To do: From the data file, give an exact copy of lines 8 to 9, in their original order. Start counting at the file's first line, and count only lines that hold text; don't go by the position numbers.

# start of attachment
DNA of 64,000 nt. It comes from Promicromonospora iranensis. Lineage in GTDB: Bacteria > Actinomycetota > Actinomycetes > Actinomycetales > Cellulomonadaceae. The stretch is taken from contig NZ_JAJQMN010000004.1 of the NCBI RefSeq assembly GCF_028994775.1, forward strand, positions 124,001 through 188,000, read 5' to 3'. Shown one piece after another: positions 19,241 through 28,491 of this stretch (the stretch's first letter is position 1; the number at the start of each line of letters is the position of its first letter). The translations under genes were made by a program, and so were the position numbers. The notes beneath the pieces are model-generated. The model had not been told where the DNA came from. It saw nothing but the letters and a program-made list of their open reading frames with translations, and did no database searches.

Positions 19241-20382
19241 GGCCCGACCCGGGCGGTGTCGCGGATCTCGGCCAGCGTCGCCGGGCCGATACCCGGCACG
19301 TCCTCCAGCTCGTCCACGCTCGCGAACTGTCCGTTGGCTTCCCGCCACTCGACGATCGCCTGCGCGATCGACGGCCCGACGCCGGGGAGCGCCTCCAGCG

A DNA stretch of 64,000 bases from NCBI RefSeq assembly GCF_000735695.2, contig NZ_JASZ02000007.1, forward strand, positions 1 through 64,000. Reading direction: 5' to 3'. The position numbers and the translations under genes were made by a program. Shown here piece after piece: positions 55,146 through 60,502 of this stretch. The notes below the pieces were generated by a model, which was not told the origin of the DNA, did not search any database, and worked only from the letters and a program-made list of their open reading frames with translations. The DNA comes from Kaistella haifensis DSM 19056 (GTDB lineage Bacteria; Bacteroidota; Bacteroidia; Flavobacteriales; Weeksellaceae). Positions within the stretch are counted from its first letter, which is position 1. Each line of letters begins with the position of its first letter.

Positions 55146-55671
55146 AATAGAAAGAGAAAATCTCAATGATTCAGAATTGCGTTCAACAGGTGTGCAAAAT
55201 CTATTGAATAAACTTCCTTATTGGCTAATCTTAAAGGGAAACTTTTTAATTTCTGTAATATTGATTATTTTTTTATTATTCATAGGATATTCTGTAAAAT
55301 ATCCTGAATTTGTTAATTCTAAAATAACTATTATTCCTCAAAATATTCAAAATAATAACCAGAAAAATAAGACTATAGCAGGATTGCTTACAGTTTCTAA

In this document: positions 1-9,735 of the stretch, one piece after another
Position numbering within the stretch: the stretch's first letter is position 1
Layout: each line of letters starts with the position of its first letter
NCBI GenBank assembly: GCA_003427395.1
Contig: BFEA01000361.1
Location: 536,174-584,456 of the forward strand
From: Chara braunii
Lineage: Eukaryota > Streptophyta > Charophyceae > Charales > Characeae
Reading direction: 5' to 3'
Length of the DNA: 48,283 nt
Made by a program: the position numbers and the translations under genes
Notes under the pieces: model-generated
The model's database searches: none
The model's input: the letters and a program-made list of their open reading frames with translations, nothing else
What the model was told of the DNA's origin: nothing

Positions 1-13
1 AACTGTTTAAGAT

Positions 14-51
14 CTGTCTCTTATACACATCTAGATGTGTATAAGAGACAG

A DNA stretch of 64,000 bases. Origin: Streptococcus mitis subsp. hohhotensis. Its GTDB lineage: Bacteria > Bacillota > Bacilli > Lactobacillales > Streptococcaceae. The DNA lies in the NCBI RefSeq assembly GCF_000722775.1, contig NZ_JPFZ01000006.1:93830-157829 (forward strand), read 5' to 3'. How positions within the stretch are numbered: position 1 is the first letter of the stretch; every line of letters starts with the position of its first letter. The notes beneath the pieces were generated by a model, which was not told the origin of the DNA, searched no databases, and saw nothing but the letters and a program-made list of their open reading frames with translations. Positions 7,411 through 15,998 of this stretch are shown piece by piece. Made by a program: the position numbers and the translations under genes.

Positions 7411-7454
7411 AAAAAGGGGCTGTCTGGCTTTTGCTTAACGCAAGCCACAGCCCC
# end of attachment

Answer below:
55201 CTATTGAATAAACTTCCTTATTGGCTAATCTTAAAGGGAAACTTTTTAATTTCTGTAATATTGATTATTTTTTTATTATTCATAGGATATTCTGTAAAAT
55301 ATCCTGAATTTGTTAATTCTAAAATAACTATTATTCCTCAAAATATTCAAAATAATAACCAGAAAAATAAGACTATAGCAGGATTGCTTACAGTTTCTAA